Gurgaon, India-based Aloke Bajpai, CEO and co-founder, ixigo.com, a travel search engine and a trip planning site, says “India is China in making, and the next decade could well be ‘India’s decade’. So considering various similarities between India and China, and the growth story here, China is targeting this market for opportunities.” MakeMyTrip invested in ixigo in 2011.
Bajpai further added, “This (current spate of investments in Indian companies) seems to be an opportunistic play. “Accessing” or investing in developed assets in Europe or the U. S. isn’t easy. So Southeast Asia and India seem to be better bets. If you win India and China, you are probably looking at being part of total 60-70% economic growth, coming from combined one-third of world’s population. Also, Indian companies acknowledge the signs of China becoming superpower, driving economic growth.” He also underlined that the prevalent sentiments in the U. S. seem to be “conversative” and the so-called “Asian invasion” is expected to continue in India.
What does Ctrip-MakeMyTrip deal signify?
There are different facets that come to the fore when one assesses the beginning of the strategic relationship between Ctrip and MakeMyTrip.
· Targeting outbound travel: “India is undersold in China and China is undersold in India,” asserts Bajpai. He says the outbound travel segment continues to grow in both these countries, and by offering travel products in a precise manner both organizations can benefit from such collaboration.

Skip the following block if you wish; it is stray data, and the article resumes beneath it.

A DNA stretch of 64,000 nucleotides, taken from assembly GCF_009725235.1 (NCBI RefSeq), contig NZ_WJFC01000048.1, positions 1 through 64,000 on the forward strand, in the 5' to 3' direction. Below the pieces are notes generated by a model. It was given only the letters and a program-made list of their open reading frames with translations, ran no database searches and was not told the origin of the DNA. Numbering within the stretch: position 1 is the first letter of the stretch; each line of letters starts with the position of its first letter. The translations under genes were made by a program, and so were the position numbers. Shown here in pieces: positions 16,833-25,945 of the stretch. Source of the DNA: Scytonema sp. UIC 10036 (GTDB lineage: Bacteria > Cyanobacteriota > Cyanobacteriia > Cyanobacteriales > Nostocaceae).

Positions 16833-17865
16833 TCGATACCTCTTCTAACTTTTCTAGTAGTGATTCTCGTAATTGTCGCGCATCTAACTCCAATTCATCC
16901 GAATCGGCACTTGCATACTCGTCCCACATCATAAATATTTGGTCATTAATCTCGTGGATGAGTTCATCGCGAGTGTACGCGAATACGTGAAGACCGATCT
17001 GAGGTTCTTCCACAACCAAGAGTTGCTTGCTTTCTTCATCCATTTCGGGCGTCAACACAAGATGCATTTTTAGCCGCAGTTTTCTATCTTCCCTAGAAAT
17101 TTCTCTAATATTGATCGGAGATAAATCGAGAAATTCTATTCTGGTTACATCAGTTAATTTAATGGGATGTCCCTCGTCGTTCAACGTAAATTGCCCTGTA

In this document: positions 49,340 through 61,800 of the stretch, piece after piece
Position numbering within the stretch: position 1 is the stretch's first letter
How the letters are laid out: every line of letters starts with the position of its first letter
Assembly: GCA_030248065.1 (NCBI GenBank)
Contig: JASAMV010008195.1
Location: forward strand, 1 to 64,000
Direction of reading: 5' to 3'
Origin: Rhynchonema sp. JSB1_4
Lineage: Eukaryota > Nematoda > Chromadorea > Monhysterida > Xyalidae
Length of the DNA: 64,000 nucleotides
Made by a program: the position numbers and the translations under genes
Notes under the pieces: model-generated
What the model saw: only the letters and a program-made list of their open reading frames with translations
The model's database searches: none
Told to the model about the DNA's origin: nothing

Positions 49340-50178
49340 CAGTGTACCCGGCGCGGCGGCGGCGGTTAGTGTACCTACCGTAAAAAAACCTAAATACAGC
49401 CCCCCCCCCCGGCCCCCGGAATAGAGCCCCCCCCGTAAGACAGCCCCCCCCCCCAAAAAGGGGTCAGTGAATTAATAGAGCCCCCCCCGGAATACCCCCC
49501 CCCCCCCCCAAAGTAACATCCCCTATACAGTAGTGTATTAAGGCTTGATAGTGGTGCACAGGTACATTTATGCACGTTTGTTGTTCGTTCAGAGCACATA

· Getting a foothold in a new market: As witnessed over the last 10 years, the Indian online travel sector has only witnessed a couple of acquisitions featuring foreign OTAs. Talking of China, Priceline was a late entrant and it has continued to strengthen its presence in China by stepping up its stakes gradually in Ctrip. In another deal, Skyscanner acquired Youbibi last year. Expedia chose to sell its entire stake in eLong. Post that Ctrip added eLong and Qunar in its roster. “If we see travel markets (especially India and China) , local players have grown, and established their presence with significant market share,” says Bajpai. “There is so much to learn just by being on the board of Indian companies - cultural preferences, spending behavior etc. The Indian market remains an enigma for China and same holds for Chinese market when it comes to India. So before committing in a bigger way to the market, companies want to get a foot-hold here and understand it from the inside.”